12 November, 2012

How to::: easily knit sleeves & armholes

There comes a time in a vest or jumper, that you can't put off any more and that is the armholes/sleeves.
Yep, I hate them.  That is until my mum told me how to easily count the stitches whilst casting on/picking the stitches for the sleeve as that is the bit that I always found the hardest!  So I've listed the steps below to help you... and to help me when I have to do it again!
Firstly, lay the garment (good side up) as flat as you can on the table - this is trickier than it sounds as it always curls up!

Stick your finger in the approximate middle, fold over from the armhole bottom to the seam (shoulder) and mark it with safety pin (or a stitch marker but I can never find mine!).     Basically, what you have done is made it easier to cast on stitches - lets say the length of the armhole (to the seam) is 32 stitches, by marking the middle you know only have to cast on 16 stitches in each of those gaps (a lot easier than trying to cast on 32 evenly).
But lets make it easier, if you fold it in half again & mark it, you now only have to cast 8 stitches evenly - way better than trying to cast 32 or even 16 evenly.   Now do this for the rest (the back to the seam on the same side & of course the other side of the garment too).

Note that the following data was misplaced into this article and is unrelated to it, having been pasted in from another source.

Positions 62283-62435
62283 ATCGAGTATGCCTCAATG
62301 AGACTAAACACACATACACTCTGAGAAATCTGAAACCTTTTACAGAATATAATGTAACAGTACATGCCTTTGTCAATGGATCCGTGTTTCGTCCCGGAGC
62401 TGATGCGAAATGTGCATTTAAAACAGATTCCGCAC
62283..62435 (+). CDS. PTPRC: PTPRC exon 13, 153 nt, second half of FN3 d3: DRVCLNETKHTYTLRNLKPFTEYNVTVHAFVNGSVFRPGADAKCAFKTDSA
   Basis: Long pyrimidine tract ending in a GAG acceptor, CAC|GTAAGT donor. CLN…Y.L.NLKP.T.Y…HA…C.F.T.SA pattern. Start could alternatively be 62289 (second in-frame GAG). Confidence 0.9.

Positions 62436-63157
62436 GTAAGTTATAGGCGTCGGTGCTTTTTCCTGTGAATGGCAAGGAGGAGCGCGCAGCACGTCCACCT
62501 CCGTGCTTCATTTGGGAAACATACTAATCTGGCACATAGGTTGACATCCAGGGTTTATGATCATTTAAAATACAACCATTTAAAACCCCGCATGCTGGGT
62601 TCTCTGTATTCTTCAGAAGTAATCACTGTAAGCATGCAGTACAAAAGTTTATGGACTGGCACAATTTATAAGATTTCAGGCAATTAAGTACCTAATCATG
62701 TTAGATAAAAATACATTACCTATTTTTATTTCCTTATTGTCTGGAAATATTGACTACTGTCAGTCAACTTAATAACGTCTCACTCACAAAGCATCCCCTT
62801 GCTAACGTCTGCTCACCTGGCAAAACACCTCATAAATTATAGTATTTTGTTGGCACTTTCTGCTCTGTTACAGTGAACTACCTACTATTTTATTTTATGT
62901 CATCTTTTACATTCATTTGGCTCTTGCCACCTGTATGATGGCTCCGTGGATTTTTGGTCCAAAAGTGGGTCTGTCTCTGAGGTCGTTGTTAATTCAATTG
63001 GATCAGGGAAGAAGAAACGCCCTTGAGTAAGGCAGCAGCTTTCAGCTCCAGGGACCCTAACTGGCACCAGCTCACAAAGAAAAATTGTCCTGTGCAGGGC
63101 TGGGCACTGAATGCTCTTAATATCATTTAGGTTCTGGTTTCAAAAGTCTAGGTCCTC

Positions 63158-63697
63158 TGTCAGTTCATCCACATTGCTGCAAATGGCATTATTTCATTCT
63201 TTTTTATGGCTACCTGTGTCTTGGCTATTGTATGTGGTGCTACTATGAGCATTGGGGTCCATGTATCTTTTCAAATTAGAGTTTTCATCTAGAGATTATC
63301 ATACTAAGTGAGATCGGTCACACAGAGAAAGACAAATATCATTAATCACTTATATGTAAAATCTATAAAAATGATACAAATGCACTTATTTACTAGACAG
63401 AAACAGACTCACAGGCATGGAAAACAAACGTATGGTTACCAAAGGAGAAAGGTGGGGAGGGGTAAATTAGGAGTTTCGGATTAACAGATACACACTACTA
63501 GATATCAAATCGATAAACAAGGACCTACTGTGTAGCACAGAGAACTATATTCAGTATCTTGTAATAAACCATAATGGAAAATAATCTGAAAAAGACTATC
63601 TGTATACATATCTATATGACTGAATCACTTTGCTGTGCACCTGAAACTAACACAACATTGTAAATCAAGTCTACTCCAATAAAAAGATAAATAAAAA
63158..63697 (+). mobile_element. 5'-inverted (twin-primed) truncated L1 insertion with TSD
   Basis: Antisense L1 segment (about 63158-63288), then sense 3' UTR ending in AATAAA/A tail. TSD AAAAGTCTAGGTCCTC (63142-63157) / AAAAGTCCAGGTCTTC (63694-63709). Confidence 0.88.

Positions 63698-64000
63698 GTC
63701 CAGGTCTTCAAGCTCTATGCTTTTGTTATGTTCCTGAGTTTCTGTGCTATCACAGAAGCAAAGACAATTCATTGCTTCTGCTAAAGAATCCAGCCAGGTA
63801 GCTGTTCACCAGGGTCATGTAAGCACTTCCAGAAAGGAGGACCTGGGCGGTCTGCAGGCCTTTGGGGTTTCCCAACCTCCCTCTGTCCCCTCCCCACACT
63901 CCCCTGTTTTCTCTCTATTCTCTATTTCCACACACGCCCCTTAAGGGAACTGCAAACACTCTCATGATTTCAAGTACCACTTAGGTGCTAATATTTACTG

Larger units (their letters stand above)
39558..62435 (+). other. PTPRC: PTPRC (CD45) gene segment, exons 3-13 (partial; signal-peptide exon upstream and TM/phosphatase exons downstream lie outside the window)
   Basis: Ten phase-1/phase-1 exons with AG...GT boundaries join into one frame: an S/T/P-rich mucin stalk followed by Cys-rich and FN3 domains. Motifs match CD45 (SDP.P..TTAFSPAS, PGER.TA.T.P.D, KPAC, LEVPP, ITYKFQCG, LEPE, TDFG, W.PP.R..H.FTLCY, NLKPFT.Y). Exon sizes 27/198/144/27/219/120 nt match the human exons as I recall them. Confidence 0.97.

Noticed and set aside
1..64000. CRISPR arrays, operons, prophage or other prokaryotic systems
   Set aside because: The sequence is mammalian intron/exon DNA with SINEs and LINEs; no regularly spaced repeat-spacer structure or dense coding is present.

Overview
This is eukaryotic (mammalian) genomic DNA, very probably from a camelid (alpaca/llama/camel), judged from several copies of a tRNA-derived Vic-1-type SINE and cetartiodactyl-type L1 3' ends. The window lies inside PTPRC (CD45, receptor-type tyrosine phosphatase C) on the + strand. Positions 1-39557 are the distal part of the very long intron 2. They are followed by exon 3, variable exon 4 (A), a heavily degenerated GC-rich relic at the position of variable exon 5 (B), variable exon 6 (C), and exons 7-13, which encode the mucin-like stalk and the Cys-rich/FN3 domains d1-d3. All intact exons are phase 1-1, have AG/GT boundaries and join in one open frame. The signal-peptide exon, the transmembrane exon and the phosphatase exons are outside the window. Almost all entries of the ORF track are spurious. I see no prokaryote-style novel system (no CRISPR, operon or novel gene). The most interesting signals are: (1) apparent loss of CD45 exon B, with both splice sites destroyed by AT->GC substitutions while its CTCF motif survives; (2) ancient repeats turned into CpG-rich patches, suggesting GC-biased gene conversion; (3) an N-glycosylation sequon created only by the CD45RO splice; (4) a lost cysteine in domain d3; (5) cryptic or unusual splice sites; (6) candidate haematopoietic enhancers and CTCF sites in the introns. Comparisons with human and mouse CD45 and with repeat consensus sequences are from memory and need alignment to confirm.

Now let's talk about how we are going to create those stitches to actually knit the sleeve with!
By pressing the garment flat along your fingers between the markers, you can quickly see where you will put your 8 stitches. If you see below, I'm going to put a stitch on the before the first green stitch (from the left).
Now, I find this bit easier to do with a crochet hook, but you can just use the knitting needle if you have more patience than me!  Gently 'poke' your crochet hook through the two strands that make up the stitch.
 Wind the yarn around the hook and put onto the knitting needle.
Once you have worked your way to the edge of the armhole it should look a little like the below picture. Now, wasn't that easier working out where to put 8 stitches at a time rather than ... eek 32!
Then you can take out all the markers and knit the sleeve according to the pattern on two needles - rather than try using a circular needle or dpns - you then sew the sleeve up at the end.
 AND.... I did this all with a toddler playing 'pony' on my leg! 
Did this make sense? Did this help you at all?
Or do you just not care because you like sewing & have never picked up a knitting needle except to scratch your back with?!!

Oh & by the way, this technique of marking also works wonders on necklines too!

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